Scientists from the Institute and around the world work through the spawning nights to collect gamete bundles, separate sperm and fertilise the eggs, then rear millimeter-long larvae and juveniles. Many experiments continue for days, weeks and even years to address critical knowledge gaps in how corals respond to and recover from stress.

New tools for coral reef management

The extensive coral death in the northern Great Barrier Reef following back-to-back bleaching events in 2016 and 2017 highlights the impacts of rapidly changing ocean conditions. AIMS scientists focus on developing ways to help coral adapt and restore damaged reefs.

Corals reefs are at a crossroads, but there is still hope. Experiments during this year’s spawning season will test whether surviving corals from recent bleaching events are naturally adapted to warmer reef temperatures, and if they produce more heat-tolerant young.


Read more: The Great Barrier Reef can repair itself, with a little help from science


This knowledge underpins the development of active reef management tools such as assisted gene flow.

The huge Sea Simulator lets researchers carefully test how corals respond to stress.
Australian Institute of Marine Science, Author provided

Assisted gene flow involves moving heat-tolerant corals (or their young) to reefs that are warming. This technique proposes to improve the overall heat tolerance of local coral populations, to help the buffer the reef against future bleaching events caused by warmer than normal water temperatures.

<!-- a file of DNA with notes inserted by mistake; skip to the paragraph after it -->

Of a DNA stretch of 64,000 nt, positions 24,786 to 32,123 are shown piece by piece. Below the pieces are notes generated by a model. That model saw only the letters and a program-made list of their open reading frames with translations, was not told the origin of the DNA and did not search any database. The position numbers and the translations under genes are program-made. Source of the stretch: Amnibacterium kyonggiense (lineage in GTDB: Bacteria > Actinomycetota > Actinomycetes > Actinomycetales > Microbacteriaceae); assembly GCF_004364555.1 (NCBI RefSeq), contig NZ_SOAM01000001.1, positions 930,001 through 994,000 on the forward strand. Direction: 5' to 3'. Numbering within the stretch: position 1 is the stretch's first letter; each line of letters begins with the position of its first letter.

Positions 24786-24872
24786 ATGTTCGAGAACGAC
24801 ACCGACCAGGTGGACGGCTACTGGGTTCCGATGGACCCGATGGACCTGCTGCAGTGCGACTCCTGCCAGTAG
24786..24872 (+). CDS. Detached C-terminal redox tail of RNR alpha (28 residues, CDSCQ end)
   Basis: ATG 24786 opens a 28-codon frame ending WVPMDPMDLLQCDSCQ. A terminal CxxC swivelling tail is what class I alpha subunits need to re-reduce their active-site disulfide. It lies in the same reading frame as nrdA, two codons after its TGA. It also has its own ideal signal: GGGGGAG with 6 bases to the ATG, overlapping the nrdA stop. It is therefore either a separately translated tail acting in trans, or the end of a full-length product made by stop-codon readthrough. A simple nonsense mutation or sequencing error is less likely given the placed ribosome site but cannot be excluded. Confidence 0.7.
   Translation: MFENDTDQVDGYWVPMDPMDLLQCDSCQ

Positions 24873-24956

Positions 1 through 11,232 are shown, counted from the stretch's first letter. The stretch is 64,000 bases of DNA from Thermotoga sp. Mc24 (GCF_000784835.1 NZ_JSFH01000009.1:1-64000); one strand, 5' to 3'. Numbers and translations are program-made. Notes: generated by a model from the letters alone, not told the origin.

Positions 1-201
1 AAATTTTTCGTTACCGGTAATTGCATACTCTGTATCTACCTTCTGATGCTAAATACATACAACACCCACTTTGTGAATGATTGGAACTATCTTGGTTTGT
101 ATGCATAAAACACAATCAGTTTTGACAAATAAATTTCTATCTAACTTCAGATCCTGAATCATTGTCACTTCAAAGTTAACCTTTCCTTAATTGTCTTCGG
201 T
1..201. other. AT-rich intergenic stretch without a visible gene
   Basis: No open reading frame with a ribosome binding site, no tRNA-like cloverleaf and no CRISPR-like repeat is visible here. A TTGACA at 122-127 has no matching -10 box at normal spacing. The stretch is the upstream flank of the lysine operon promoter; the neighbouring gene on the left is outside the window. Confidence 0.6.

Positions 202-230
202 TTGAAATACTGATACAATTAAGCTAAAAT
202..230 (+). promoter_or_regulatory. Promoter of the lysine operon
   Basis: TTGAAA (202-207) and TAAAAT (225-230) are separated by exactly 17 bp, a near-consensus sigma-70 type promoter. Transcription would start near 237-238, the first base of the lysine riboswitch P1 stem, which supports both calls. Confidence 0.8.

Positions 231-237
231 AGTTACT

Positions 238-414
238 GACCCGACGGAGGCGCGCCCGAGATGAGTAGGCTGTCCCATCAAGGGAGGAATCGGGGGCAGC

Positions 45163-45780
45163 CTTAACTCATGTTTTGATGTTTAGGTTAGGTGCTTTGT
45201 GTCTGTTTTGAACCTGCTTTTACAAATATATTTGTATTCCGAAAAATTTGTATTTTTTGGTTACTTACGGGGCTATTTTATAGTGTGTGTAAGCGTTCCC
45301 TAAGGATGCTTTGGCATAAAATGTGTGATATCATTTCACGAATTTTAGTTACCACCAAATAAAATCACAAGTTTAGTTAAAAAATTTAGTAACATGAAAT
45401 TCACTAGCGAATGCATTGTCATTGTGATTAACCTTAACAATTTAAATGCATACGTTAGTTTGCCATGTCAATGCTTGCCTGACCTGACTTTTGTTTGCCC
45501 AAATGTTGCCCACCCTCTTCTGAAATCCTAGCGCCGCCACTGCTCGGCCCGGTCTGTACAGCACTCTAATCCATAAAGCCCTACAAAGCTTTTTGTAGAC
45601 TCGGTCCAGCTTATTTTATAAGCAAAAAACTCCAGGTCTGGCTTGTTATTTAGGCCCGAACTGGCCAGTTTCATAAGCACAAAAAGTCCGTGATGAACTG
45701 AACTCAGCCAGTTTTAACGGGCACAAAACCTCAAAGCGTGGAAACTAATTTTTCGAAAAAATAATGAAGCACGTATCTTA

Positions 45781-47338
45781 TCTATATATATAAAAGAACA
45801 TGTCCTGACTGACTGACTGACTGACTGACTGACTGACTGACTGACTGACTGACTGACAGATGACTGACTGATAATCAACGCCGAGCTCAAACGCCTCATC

More local threats to corals include poor water quality and pollution from coastal development. The early stages of a coral’s life are very sensitive to exposure to pesticides, oil spills and sediments from dredging.

Carefully controlled experiments with aquarium-reared coral larvae provide insights into the role of these local pressures on the rate of recovery and replenishment following large-scale disturbances.

The present reality for coral reefs is one of increasing strain from climate change, cyclones, crown-of-thorns starfish predation, and declining water quality. The ability of coral reef ecosystems to recover from these challenges relies on the success of mass coral spawning both on the reef and advances in the laboratory to generate new options to enhance reef resilience.

The ConversationExploring reef restoration and adaptation needs to go hand-in-hand with ongoing (and increasing) efforts in conventional management, such as climate change mitigation, regional management of water quality and control of crown-of-thorns starfish.